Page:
Every once in a while I reminded my children what they were looking for during the hike. They challenge was to fill in number six in their scavenger hunt lists.

Guess what Alex picked?

Una mano! (A hand!)

Yes, it was soooo weird… He found a small’s doll hand laying on the trail, in the middle of our path. See it?

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Alex (4) & Contessa (6) found a small doll’s hand on the trail.

Guess what Contessa picked?

Un venado! (A deer!)

Yes, we saw one!

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We also found some deer tracks by the creek…

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5. Time to go home

By the end of our hike, we had found it all and more!

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Una araña (a spider)
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Una oruga (a caterpillar)

And some other interesting things caught our interest:

Contessa was fascinated with the contrast of color in the picture below. She proceeded to tell me all about camouflage and how these mushrooms stand out too much compared to other kinds of mushrooms. All in Spanish! Loved it!

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See? Hiking as a family is a wonderful bilingual activity, isn’t it? Tell me what you love the most about your hiking adventures!

Related posts:

Tips for Hiking with Kids is a short and sweet article that provides the basic information for all of you who are wondering what to take along on a family friendly hike.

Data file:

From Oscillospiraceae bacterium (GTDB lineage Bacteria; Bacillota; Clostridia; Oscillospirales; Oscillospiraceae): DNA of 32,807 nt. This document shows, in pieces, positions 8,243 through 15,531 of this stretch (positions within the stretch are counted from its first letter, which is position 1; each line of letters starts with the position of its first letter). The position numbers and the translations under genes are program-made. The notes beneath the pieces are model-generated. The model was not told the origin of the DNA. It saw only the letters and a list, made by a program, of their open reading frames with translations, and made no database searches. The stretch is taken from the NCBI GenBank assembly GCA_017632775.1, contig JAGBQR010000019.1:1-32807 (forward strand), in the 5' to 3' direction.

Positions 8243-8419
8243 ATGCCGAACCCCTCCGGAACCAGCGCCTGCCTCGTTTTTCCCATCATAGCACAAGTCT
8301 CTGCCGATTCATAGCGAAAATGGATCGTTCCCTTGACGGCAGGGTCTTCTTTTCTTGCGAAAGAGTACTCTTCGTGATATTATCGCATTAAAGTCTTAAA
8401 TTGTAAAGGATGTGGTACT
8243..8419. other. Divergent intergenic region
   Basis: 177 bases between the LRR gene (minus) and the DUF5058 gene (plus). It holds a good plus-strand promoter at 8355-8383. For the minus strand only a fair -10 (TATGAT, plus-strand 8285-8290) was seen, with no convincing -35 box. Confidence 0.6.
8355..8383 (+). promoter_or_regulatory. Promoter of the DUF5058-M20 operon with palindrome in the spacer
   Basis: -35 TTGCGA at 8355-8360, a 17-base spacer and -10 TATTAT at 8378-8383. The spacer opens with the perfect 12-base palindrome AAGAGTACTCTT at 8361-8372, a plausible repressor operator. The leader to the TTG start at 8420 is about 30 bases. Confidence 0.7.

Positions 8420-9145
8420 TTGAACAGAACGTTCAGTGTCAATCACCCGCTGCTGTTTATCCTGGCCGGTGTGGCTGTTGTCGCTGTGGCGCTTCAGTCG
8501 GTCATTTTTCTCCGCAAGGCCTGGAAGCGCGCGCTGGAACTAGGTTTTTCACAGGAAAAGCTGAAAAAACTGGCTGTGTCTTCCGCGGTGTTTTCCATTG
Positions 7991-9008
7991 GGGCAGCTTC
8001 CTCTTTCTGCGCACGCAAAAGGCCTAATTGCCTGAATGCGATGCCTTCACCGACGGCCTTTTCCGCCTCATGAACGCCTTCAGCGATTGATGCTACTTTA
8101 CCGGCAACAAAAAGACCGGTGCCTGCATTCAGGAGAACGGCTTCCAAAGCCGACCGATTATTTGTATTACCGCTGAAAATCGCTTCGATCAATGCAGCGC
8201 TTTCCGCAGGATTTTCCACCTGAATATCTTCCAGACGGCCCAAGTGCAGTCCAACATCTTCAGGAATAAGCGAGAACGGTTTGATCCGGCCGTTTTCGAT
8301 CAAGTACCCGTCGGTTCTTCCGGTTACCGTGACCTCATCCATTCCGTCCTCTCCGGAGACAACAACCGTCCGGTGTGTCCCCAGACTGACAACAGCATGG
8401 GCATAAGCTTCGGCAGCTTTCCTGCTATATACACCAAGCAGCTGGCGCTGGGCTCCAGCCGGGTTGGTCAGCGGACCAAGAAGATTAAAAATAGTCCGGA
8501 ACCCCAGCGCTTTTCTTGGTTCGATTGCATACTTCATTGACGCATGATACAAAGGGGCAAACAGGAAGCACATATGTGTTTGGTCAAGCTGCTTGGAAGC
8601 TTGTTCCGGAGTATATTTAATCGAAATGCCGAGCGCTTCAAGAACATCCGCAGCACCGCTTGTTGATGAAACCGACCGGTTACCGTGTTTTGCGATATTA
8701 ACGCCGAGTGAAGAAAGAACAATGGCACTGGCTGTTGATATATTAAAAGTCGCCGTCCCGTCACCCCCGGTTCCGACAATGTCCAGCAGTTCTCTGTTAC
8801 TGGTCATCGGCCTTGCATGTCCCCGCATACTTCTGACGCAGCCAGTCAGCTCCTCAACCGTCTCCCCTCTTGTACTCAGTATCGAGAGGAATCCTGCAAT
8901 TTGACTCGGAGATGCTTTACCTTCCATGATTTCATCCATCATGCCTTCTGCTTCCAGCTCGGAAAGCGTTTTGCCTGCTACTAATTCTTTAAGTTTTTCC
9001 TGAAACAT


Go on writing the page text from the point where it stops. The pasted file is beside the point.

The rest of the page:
The 10 Best Hiking Spots in the United States is a pretty good article with wonderful information about various hiking spots. This article makes me want to hop on an RV and travel the country!

The 2007 University of Souther

Money 101 for Kids: Save, Share, & Spend {bilingual parenting}

 Money… what does money mean to you?

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No matter what your thoughts are about money, in order to succeed in life, it is important to learn how to manage it.

In today’s world, children are used to seeing adults swiping credit cards & debit cards in order to shop for things.

If you think about it, from a 4 year old point of view, an adult only needs a plastic rectangle with numbers in order to get stuff. But how can we teach them about money in a way that they will understand?

Here is what I have done and it has worked beautifully. Hopefully, it will help you get some ideas too.

Save, Share, & Spend